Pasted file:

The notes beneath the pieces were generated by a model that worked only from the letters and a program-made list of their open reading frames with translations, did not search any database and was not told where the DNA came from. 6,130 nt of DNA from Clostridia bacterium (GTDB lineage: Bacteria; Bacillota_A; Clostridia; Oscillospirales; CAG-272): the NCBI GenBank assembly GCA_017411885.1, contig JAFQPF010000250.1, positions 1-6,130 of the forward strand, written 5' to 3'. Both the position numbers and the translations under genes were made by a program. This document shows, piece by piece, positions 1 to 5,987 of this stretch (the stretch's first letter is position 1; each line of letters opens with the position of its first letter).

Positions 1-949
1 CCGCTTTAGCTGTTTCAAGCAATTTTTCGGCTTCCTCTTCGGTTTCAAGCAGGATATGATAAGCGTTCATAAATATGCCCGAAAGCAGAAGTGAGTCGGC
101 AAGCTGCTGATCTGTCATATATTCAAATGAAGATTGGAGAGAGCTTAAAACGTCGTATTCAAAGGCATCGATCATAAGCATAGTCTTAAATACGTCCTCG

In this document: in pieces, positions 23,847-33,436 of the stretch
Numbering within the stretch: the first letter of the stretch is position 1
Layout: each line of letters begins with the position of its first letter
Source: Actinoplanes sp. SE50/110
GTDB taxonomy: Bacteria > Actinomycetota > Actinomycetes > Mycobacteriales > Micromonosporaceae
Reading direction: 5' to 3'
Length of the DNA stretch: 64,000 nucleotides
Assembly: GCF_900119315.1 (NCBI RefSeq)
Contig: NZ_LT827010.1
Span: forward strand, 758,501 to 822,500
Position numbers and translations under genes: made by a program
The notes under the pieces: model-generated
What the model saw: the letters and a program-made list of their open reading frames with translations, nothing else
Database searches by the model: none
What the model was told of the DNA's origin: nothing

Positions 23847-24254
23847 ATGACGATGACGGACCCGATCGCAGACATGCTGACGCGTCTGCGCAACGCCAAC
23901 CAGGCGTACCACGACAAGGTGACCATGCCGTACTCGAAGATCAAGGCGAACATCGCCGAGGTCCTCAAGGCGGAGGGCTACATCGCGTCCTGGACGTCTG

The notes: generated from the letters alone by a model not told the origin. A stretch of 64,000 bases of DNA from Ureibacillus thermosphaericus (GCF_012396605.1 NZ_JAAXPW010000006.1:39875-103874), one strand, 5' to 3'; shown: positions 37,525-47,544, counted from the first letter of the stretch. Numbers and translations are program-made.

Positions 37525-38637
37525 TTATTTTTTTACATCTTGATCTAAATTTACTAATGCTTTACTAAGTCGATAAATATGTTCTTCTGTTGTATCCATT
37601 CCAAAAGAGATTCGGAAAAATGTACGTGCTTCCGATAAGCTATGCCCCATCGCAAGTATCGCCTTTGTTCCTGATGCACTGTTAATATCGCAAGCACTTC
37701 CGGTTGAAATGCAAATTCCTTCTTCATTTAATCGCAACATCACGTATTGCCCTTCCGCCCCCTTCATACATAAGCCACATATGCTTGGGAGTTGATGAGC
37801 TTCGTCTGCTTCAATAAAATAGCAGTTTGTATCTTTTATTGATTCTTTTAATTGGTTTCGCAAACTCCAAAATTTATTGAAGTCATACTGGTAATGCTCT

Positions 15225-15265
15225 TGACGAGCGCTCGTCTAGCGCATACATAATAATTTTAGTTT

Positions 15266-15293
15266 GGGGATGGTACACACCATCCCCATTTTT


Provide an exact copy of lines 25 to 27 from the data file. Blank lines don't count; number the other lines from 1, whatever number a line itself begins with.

37525 TTATTTTTTTACATCTTGATCTAAATTTACTAATGCTTTACTAAGTCGATAAATATGTTCTTCTGTTGTATCCATT
37601 CCAAAAGAGATTCGGAAAAATGTACGTGCTTCCGATAAGCTATGCCCCATCGCAAGTATCGCCTTTGTTCCTGATGCACTGTTAATATCGCAAGCACTTC
37701 CGGTTGAAATGCAAATTCCTTCTTCATTTAATCGCAACATCACGTATTGCCCTTCCGCCCCCTTCATACATAAGCCACATATGCTTGGGAGTTGATGAGC